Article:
PCI Express 4.0
|Model||GV-N306TAORUS E-8GD (rev. 2.0)|
|Interface||PCI Express 4.0|
|GPU Series||NVIDIA GeForce RTX 30 Series|
|GPU||GeForce RTX 3060 Ti|
|Core Clock||1785 MHz|
|CUDA Cores||4864 Cores|
|Effective Memory Clock||14000 MHz|
|DirectX||DirectX 12 Ultimate|
|HDMI||2 x HDMI 2.1|
|DisplayPort||2 x DisplayPort 1.4a|
|Max Resolution||7680 x 4320|
|Virtual Reality Ready||Yes|
|Thermal Design Power||200W|
|Recommended PSU Wattage||650W|
|Power Connector||1 x 6-Pin + 1 x 8-Pin|
|Features||NVIDIA Ampere Streaming Multiprocessors|
2nd Generation RT Cores
3rd Generation Tensor Cores
Powered by GeForce RTX 3060 Ti
Integrated with 8GB GDDR6 256-bit memory interface
WINDFORCE 3X Cooling System with alternate spinning fans
RGB Fusion 2.0
Protection metal back plate
LHR (Lite Hash Rate) version
|Max GPU Length||296 mm|
|Card Dimensions (L x H)||11.65" x 4.61"|
|Slot Width||2.7 slot|
|Date First Available||August 04, 2021|
Pros: - First and foremost: cooling. Great. Fantastic. The actual width of the PCB only extends about two of the fans wide, leaving one of the fans doing only pass-through cooling. It doesn't feature the "MAX COVERAGE COOLING" that the Master line has, though it does use five direct-touch copper heat pipes for the GPU, and dedicated heat sinks for VRAM and power delivery. Temperatures look great, and the pass-through design of the cooler does not affect my CPU temps negatively. This is a very beefy cooler for a 3060 Ti, and should have no problems, assuming you have adequate case airflow. To sum up, this card will have no problem sustaining its max boost clock, or even higher, indefinitely. -Second: style and build quality. The body of the card is primarily durable plastic, with the backplate being very sturdy machined aluminum. This helps with structural support quite a bit, and there is no visible sag for me. The Aorus logo on the front is NOT a screen, rather a mirror, though the lettering does light up. The only other lights on the card are 3 rings around the fans. Fits great with my other Aorus components, and would work well with basically any amount of RGB. The card is quite a bit slimmer than other 30-series cards, and doesn't get much fatter than the size of the steel brackets. For an ATX or Micro-ATX size build, this is perfect. For Mini-ITX, it would probably work, but a Founders Edition or similar would probably work better in this use case. Keep in mind that ITX builds vary in size constraints much more than Micro ATX or standard ATX do. The card is 2.7 slots thick, which would leave ample breathing room even in a Micro build. -Third: power delivery and clocks. This card uses an additional 6-pin power connector to add to the 8-pin already present on the reference design. Why they couldn't do two 8-pin power connectors, I do not know, but I'm sure their reason was valid. On the bright side, Gigabyte did actually bother to put the PCIE Power connectors right next to each other on this model, which makes custom cables look much cleaner than on models such as the Eagle. Capacitors and MOSFETs are very high-quality on this card. Overclocking headroom is significant. I am not a serious overclocker so other sources can tell you more. In terms of clock speed, this card has a base clock 115mhz faster than reference, with a base of 1785mhz and boost of 1850mhz. This speed beats the MSI Gaming Trio model, matches the 3060 Ti Aorus Master and comes quite close to the Strix OC. As stated before, the overbuilt cooler will allow this card to run at this speed for as long as you want it to. It also has a dual BIOS switch, with OC mode reaching these clocks and Silent mode running closer to reference clocks. -Lastly: regurgitated 3060 Ti specs. The card uses the same GA104 die as the 3070 and 3070ti, and the same 8GB of GDDR6 as the 3070. I cannot remember CUDA core count right now, but Google has you covered there. This card is actually a cut-down 3070, not a beefy 3060, as the name would suggest. The 3060 has a different amount of VRAM (it really doesnt make a difference in the 3060), smaller bus, and an entirely different die (GA106). It is targeted at very fast 1080p and good 1440p gaming. I have seen virtually no lag in the competitive games i play (Splitgate mainly). Ray tracing performance is also quite decent.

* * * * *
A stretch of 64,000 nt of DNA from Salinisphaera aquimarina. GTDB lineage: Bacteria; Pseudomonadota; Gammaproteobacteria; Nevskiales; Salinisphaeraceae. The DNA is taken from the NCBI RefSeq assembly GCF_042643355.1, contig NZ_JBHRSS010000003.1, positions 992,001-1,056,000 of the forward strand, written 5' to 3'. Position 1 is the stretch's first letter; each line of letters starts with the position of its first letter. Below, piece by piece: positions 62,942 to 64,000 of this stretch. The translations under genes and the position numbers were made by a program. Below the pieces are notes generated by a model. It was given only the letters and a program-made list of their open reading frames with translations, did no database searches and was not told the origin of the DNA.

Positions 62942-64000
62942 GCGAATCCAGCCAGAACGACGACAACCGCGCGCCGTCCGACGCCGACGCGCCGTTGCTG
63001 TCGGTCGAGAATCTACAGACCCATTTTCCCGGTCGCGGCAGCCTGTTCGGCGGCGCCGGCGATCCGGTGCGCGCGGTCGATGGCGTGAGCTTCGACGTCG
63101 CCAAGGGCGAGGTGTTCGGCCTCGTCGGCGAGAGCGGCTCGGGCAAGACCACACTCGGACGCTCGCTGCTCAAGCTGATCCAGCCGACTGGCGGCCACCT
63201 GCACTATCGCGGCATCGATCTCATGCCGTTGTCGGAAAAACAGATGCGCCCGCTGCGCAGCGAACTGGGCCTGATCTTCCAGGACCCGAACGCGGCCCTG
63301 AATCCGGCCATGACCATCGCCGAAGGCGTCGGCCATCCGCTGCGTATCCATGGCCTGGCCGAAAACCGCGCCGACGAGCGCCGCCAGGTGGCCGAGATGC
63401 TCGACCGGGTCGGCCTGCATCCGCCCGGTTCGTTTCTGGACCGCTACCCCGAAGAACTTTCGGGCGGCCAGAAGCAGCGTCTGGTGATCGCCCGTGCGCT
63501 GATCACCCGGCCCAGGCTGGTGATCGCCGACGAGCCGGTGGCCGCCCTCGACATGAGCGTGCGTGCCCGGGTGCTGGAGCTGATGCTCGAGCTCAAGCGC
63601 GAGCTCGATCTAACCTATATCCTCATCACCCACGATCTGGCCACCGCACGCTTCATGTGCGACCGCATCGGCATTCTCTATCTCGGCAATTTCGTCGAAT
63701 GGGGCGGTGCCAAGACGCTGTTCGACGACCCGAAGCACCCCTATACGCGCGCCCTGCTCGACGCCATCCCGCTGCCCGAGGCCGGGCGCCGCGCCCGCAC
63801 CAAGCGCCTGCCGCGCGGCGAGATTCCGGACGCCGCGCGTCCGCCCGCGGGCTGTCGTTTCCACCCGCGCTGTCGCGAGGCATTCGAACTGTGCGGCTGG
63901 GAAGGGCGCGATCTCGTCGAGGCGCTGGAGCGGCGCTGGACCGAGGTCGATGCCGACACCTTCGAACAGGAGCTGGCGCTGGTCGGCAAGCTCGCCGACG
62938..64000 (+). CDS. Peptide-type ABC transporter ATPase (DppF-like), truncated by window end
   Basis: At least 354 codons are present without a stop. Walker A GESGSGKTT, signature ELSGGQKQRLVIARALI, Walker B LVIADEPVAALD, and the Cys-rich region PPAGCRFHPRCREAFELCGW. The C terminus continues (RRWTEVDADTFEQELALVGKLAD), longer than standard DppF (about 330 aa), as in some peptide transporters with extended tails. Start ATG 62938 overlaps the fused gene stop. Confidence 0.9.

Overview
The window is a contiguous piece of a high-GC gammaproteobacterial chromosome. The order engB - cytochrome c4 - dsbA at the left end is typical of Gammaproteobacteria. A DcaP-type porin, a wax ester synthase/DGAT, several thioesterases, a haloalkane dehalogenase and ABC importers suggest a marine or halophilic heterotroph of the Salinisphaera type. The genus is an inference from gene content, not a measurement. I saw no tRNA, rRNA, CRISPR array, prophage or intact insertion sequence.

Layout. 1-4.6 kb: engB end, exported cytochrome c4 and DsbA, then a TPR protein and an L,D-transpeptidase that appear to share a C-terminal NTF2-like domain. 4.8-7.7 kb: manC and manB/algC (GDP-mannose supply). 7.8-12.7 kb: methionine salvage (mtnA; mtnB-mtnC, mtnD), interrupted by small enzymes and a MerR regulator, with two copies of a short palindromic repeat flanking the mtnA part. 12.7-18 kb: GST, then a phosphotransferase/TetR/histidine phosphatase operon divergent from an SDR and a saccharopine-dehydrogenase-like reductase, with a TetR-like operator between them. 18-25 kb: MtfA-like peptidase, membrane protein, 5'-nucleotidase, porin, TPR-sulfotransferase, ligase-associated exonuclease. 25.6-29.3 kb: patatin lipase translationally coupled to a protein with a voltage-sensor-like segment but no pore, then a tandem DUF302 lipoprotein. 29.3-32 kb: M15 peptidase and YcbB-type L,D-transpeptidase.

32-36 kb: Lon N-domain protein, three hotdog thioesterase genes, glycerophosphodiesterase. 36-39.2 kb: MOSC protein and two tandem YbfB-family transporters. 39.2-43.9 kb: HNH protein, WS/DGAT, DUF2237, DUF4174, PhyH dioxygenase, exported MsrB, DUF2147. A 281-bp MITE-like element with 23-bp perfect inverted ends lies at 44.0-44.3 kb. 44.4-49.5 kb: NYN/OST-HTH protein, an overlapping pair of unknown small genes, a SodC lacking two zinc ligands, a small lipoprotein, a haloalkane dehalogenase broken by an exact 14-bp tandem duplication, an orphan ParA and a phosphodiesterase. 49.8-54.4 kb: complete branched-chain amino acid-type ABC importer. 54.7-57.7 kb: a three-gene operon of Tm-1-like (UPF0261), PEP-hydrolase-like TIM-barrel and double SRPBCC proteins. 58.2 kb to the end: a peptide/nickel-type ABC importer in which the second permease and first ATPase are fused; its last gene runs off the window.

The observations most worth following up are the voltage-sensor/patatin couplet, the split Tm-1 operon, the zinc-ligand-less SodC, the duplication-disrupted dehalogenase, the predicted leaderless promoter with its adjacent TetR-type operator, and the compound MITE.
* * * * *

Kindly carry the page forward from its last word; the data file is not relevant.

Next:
Cons: -This isnt as much of a con as just a strange feature, but the card uses 2 DisplayPort 1.4b and 2 HDMI 2.1 instead of the standard 3 DP and 1 HDMI. If you were looking to run triple gaming displays off of this card, one will be using HDMI 2.1, which would not be ideal on extremely high refresh rate. This does mean that those looking to run dual HDMI setups (such as high resolution TVs) will have the opportunity. -Perhaps just a little pricey. This card is not one of the top models, it falls in the "high-end-of-upper-mid-range" category, similar to the Gaming X Trio and TUF OC. But with an MSRP of 539.99, there isnt much gained over a cheaper 3060 ti unless you are an overclocker. Though if you happen to find one for MSRP in todays market, you have no reason to be disappointed. -Software: Its bad. It should be better, but there isnt much I can do, and complaining wont help. Set your RGB and leave it. At least it doesnt eat huge amounts of CPU power *cough* iCue *cough*. -Out of stock everywhere - There isnt much to say on this one, it just isnt very easy to find. I got mine in the shuffle, which I am quite happy about. This isnt a complaint about this model, just the market in general, and I know there isnt much that AORUS can do about that. Its an LHR model, I am not interested in mining but miners will not like this. It doesnt matter to me in the slightest because gaming is unaffected, but miners beware.